7 May 2011
There was a great editorial in Friday’s Guardian. As UK banks including Royal Bank of Scotland, together with the British Bankers’ Association, weigh up whether to appeal the recent High Court ruling that obliges them to compensate customers they effectively swindled out of £9 billion to £10bn (£9,000,000,000 to £10,000,000,000) through the sale of largely redundant payment protection insurance policies, the Guardian puts things into context.
The article states that Lloyds Banking Group’s ‘shock’ decision to set aside £3.2bn to compensate customers it (and banks that it acquired such as HBOS) ‘fleeced’ through misselling PPI policies “reveals the worrying state of an entire industry.” The article added that Lloyds’ first quarter results, showing the bank lost £3.47bn in the quarter to March 3 “paint a picture of a rotten industry practice“.
When the scandal first broke early last decade (as with the alleged £1bn plus Bank of Scotland Reading fraud), the banks’ initial reaction was to go into denial. They went into “stonewall” mode, maintaining the pretence they had done nothing wrong, truculently digging in heels, subverting regulators, sometimes perverting the course of justice and flatly refusing to pay compensation. And until Lloyds’ U-turn last week, it has remained pretty much the same ever since.
In this and in many other cases the banks’ approach has been to hunker down and turn a deaf ear to the mounting chorus of outrage from customers they have cheated and defrauded, the wider public, the regulators and the media — even though it’s clear to anyone with half a brain they have behaved abominably.
The approach forms part of an outmoded culture of British bank boards, whereby directors believed it didn’t matter if their institution treated customers with contempt, became a social pariah, etc… as long as they and their fellow board members could get away it and could continue to award themselves massive pay and bonus packages, and as long as the bank could keep pleasing the City with the chimera of inflated profits (of course, it didn’t matter if these were based on false accounting or on short-termist activities that would blow up in a few years and cause the institution to collapse).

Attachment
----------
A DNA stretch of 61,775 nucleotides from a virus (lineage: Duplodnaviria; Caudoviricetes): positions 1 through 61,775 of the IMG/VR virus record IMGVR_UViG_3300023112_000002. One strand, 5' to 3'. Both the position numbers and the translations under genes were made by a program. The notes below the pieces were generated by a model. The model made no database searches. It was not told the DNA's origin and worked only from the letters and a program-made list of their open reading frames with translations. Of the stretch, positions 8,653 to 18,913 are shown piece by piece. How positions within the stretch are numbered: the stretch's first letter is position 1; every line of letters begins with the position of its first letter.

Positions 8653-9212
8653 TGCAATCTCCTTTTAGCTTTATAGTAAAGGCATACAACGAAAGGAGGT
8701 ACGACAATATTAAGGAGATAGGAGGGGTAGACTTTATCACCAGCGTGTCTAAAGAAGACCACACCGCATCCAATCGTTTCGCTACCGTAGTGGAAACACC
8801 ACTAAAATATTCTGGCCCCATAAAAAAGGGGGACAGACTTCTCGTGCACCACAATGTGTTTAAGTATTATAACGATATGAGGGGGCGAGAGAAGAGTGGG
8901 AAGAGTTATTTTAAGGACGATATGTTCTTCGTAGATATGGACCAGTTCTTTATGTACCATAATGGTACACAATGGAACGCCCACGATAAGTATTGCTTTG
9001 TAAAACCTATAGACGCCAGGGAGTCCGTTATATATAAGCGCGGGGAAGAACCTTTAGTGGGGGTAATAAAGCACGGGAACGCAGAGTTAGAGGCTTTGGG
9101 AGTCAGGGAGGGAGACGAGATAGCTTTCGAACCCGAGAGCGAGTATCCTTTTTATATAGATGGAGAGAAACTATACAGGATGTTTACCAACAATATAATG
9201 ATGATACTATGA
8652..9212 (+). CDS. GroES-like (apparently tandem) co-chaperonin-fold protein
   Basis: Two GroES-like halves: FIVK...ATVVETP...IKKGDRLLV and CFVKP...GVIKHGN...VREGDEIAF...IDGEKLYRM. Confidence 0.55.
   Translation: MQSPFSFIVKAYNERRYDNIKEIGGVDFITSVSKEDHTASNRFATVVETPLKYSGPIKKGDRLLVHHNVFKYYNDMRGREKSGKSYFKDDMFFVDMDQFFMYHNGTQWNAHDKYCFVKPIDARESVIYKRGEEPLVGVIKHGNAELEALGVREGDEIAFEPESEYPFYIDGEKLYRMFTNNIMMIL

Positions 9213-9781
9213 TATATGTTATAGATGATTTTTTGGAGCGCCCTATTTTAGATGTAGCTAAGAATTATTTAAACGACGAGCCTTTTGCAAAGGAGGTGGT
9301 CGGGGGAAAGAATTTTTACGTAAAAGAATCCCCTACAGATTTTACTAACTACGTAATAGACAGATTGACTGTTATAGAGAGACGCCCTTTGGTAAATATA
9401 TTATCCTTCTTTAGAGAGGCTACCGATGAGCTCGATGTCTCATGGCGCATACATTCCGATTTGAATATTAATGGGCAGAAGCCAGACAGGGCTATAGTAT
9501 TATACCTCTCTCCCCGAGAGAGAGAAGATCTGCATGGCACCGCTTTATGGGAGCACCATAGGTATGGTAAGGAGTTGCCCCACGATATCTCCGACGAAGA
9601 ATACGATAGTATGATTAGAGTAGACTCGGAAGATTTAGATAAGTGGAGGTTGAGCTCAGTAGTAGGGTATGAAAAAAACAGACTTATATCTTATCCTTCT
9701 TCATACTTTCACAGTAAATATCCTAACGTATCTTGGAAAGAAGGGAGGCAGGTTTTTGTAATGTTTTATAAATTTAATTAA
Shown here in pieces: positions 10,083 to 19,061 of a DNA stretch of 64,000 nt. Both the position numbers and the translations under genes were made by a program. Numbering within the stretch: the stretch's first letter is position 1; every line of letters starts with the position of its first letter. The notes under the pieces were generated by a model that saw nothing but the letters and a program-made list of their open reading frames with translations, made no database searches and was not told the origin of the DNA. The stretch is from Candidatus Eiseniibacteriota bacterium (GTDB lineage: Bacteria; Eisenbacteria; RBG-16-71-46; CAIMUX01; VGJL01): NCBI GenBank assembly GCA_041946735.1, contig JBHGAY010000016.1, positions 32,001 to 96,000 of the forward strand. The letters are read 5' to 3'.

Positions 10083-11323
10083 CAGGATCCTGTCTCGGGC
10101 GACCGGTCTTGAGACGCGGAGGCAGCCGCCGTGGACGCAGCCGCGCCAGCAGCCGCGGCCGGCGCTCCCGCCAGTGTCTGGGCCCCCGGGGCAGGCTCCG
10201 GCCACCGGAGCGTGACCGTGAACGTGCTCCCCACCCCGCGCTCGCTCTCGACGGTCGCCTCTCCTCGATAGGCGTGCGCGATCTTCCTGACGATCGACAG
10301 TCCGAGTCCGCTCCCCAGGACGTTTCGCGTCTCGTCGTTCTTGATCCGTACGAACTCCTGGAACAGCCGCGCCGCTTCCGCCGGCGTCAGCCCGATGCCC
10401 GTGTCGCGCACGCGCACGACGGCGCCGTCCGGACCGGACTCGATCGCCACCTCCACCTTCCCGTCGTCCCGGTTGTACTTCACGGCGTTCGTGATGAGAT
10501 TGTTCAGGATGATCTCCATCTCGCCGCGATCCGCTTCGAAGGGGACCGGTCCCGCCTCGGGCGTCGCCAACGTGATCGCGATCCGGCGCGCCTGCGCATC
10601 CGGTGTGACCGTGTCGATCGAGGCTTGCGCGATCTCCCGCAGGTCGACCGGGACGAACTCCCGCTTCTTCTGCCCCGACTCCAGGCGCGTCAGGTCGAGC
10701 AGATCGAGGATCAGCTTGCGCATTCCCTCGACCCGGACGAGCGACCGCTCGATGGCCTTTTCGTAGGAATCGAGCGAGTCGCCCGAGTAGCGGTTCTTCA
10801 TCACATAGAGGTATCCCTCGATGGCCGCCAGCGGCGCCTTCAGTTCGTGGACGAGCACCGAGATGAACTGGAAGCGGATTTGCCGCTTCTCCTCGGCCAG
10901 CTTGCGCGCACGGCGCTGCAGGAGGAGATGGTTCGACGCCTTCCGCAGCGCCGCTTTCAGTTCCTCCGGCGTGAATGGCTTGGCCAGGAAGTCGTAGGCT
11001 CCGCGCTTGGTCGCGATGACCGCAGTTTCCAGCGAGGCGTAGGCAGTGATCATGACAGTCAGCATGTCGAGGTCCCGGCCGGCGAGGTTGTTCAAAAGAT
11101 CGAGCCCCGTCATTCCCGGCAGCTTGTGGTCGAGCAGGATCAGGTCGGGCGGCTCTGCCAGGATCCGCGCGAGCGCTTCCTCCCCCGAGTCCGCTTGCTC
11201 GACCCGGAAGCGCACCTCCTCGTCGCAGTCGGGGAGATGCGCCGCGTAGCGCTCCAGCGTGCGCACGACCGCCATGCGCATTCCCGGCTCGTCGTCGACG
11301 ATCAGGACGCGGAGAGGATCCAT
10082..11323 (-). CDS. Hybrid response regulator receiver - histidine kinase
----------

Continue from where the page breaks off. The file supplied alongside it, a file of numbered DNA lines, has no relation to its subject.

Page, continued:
The Guardian leader ended by saying: “The best that can be said for Lloyds is that at least it has woken up to reality. By setting aside more than £3bn to compensate swindled customers, it has done the right thing -– and upped the pressure on RBS and other rivals to follow suit. The bottom line is this: the PPI racket casts a light on how much needs to be done to clean up the banks. Just making the system safer, as regulators are urging, is not enough; it needs to be made more useful. Even in their pomp and glory, British banks lent like drunkards and ripped off their PPI-buying customers. They must not be patched up and allowed to go back to business as usual. Because as PPI reminds us, business as usual was rotten.”
The quicker the banks acknowledge that business as usual was rotten (and following Lloyds’ lead on PPI would be a step in the right direction), and the sooner they turn over a new leaf and demonstrate, through their actions, that talk of caring for customers is more than just window-dressing, the greater Britain’s chance of becoming a sustainable and viable economy and a healthier society. Stranger things have happened.
Update 1: If such a U-turn were to happen, it’s likely to cost the taxpayer who owns some of these banks an arm and a leg since compensation would have to be paid out to a far wider range of ripped-off customers than just the people who the banks ripped off with PPI (…as a result of which the nationalized banks would clearly become much more difficult to re-privatize etc). But then what’s more important in the long term: Having a banking sector that rediscovers some moral fibre, or enabling the government to make a fast buck?
Update 2: Here’s what Kamal Ahmed said about the PPI scandal in the Sunday Telegraph. Among other things he wrote: “Angela Knight, the head of the BBA, should take a leaf out of Mr Horta-Osorio’s book and announce that the trade body is abandoning its appeal.”